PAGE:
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James Drake

“Nature Wars,” written by Jim Sterba, is a history book like no other.

The subject is wildlife, and Sterba chronicles the record of European settlers coming ashore in America more than 400 years ago and all the environmental and major landscape changes we’ve made since to benefit only the human species.

Without any consideration to the original residents such as the beaver, deer, wolf, turkey and bear, today we’re sometimes forced to turning our backyards into battlegrounds and we’re not always winning the conflicts.

Sterba writes with uncommon sense and has his facts down cold. There is also a fair bit of wit on the pages, and his prose is a joy to read.

Sterba’s explanation of the remarkable recovery of the whitetail deer herds in the eastern half of America will make you wonder why it didn’t seem so obvious to you before.

We first settled this great new world by cutting down trees and taming much of the available land for agriculture.

By 1900, an initial American deer herd of some 30 million had been reduced to less than 500,000.

A hundred years before that, westward expansion was already well underway and more Americans even started to move off farms into cities. The re-growth of the eastern forests had begun.

Then, just after World War II, urban sprawl got underway and our population started to farm that newly grown forested land for home sites.

We’ve got about as many deer alive right now as were roaming our woods back when Christopher Columbus first landed on America’s shores. We’ve planted trees, and the forests have taken back countless acres of what was once cleared land. Everything is pretty much the way it was with one huge exception: Today, we have to add more than 100 million people living on the east coast from Maine to Florida to the natural world equation. Might you see the problem?

Sterba writes of America’s eastern forests, “It is quite likely that more people live in closer proximity to more wild animals, birds and trees in America than anywhere else on this planet at any time in history.”

Of course, we’re having wildlife conflicts and, after reading “Nature Wars,” you’ll have a far clearer understanding as to exactly why it’s happening.

Do you ever wonder why we have so many troublesome resident Canada geese today that soil and spoil our soccer fields and golf courses? Sterba refers to them as “land carp,” and “Nature Wars” explains why they’re here.

This book also details the early fur trade in America and offers a much needed balance for Mother Nature that’s only possible by humans truly understanding wildlife.

Sterba clearly explains the debate with the practice of spay-neuter and then returning feral cats back into the environment.

He knows how to tell a story; the author was a successful correspondent and national news reporter for more than three decades for the New York Post and The Wall Street Journal. He and his wife spend their summers on Mount Desert Island in Maine, and his observations and obviously detailed research makes “Nature Wars” a fascinating read for all lovers of wildlife.

I highly recommend the book. It’s available at many outlets, and has it discounted for less than $20.

Rules reminder

As of March 1 and running through April 19, regulations are in effect to protect spawning striped bass in Maryland waters.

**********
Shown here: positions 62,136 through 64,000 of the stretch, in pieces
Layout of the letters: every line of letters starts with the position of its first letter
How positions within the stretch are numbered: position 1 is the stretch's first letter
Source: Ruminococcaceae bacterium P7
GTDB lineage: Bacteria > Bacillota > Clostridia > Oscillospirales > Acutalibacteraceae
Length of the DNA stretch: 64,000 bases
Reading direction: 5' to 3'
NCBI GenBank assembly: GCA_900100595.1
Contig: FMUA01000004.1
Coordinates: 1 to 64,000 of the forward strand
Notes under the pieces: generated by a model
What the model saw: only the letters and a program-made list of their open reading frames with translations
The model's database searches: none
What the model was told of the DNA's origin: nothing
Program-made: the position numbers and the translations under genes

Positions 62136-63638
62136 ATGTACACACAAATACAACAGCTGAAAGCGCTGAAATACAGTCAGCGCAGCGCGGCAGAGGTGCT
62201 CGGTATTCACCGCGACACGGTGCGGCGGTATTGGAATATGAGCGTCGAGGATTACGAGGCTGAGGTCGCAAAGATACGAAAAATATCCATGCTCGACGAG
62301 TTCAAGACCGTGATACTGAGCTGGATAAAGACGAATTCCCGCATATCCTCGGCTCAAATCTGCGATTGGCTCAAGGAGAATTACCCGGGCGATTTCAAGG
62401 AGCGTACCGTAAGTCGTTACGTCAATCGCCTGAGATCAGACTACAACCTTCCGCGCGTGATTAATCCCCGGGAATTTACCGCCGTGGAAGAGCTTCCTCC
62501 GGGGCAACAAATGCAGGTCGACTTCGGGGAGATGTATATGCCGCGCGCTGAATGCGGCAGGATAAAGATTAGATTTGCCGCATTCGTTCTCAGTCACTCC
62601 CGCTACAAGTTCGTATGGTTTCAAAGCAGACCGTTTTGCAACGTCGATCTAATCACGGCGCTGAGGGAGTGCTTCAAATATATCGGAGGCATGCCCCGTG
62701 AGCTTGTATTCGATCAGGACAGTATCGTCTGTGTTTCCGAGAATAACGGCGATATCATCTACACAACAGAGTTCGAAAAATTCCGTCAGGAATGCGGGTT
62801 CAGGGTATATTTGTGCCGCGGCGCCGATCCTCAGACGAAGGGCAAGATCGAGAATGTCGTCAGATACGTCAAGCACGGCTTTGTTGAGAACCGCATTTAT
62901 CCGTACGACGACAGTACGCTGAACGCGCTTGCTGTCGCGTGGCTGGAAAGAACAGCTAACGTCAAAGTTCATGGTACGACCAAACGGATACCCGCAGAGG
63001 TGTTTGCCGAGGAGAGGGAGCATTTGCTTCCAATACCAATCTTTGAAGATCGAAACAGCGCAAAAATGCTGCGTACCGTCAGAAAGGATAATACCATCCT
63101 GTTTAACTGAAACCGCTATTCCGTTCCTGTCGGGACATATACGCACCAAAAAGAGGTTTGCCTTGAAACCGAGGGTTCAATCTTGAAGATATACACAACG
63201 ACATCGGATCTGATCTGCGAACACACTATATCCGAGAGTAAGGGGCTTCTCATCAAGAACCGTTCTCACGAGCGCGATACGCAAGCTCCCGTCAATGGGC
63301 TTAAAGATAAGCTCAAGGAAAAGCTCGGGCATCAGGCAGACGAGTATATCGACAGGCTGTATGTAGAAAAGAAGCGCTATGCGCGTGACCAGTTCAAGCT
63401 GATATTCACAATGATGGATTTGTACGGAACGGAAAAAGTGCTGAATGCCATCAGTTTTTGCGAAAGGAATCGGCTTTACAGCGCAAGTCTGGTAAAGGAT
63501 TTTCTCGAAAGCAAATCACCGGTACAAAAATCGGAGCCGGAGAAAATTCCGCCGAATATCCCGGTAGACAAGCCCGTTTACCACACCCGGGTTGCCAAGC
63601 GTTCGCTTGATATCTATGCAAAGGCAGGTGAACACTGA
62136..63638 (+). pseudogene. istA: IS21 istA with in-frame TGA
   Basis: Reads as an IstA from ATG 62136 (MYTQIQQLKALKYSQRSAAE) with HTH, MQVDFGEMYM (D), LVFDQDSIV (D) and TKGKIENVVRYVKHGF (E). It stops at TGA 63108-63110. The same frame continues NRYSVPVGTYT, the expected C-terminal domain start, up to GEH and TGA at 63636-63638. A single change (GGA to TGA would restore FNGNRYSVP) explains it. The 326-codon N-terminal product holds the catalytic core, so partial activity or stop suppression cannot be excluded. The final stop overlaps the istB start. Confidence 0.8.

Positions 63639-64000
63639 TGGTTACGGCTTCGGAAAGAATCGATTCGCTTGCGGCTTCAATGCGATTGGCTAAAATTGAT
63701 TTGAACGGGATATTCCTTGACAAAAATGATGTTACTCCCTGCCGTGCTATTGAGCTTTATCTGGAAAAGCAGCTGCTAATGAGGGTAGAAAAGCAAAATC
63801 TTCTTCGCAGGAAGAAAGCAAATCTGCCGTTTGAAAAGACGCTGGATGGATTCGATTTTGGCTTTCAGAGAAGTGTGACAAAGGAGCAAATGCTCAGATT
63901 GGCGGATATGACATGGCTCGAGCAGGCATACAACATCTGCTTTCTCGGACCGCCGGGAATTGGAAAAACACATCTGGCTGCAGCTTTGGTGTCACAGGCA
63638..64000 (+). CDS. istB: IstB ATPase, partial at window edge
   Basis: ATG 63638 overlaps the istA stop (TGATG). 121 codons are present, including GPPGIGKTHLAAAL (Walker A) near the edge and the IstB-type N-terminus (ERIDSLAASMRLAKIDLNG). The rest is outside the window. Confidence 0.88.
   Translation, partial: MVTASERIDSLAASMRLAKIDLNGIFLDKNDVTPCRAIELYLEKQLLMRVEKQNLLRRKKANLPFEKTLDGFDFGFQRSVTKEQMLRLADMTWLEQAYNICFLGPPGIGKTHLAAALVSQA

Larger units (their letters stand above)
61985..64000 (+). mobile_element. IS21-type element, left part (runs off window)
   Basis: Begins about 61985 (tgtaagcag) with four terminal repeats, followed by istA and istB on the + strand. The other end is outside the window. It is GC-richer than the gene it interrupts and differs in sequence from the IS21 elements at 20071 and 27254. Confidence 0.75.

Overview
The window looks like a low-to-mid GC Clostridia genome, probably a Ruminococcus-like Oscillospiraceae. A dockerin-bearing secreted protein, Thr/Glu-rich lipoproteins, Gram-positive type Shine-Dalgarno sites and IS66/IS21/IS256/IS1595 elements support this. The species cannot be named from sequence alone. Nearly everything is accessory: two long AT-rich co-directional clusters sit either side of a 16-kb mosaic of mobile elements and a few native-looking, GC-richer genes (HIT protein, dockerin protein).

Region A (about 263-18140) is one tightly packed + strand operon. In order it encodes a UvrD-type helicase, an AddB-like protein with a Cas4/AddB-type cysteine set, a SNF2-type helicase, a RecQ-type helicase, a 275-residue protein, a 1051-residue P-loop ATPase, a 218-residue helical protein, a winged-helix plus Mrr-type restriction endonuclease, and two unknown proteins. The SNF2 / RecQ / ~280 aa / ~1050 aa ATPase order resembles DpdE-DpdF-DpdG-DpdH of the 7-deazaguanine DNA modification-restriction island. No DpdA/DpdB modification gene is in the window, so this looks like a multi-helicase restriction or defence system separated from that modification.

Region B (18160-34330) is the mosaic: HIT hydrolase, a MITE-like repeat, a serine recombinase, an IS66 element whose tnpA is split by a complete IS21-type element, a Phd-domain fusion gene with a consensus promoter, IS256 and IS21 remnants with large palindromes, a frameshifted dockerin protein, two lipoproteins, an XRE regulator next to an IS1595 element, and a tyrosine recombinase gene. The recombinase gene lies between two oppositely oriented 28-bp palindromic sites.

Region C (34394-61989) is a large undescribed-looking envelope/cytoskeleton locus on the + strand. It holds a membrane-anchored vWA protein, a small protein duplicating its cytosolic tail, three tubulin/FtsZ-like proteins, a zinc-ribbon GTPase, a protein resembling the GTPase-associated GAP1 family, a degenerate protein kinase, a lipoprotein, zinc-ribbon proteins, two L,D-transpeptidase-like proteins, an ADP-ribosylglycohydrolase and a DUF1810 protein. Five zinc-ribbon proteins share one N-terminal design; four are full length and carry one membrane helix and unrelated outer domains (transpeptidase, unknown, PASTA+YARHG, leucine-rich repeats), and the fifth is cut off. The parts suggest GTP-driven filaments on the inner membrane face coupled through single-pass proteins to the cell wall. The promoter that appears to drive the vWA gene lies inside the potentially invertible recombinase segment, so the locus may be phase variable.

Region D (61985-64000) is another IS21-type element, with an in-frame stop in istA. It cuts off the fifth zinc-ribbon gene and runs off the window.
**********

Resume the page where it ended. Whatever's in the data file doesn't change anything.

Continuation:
For starters, the main stem Chesapeake Bay and Potomac River are open for catch and release fishing only. Most other Maryland tributaries are closed now to any fishing whatsoever for stripers.

If you target these fish up in our spawning rivers in the next few weeks, Maryland’s Department of Natural Resources police are going to target you.

If you’re out on the main stem of the Chesapeake or up the Potomac where catch and release is legal, and you are using fish, crabs or worms as bait, you need to also be using circle hooks or a “J” hook with less than a 1/2-inch gap.

Trollers scouting for stripers are limited to six lines only, no matter how many anglers may be on board.

Largemouth bass rules in tidal water, from now to June 15, allow for a five bass limit, with a minimum size of 15 inches. After June 15, the minimum size drops to 12 inches. Freshwater rules allow for catch-and-release bass fishing only from now to June 15.

Ken Lamb from the Tackle Box in Lexington Park reported on some decent catfish catches happening up the Patuxent River by the warm water discharge at Chalk Point. Lamb also showed me some pictures of small red drum caught from the same area. That’s truly amazing. I wonder how they like the snow.

Baretta to move?

These new gun laws recently proposed for Maryland have made Baretta USA in Prince George’s County feel about as welcome here as a couple of dead carp tossed on the fancy banquet table for a formal dinner hosted by the ladies of the Red Hat Society.

Company officials are threatening to move and take their 400 Southern Maryland jobs with them.

Baretta USA, part of the nearly 500-year-old Italian weapons-making company, came here in 1997, and the company has paid state taxes of well over $30 million. They were the standard sidearm provider for the U.S. military and supplied more than 500,000 guns to our Armed Forces.

If these new Maryland gun restrictions become law, Baretta’s renowned and still very popular 9 mm pistol, with its 13-bullet magazine, would be illegal to own.

There are plenty of states that are wooing Baretta to come there, and all of them promise “no unwarranted government intrusion into the business.”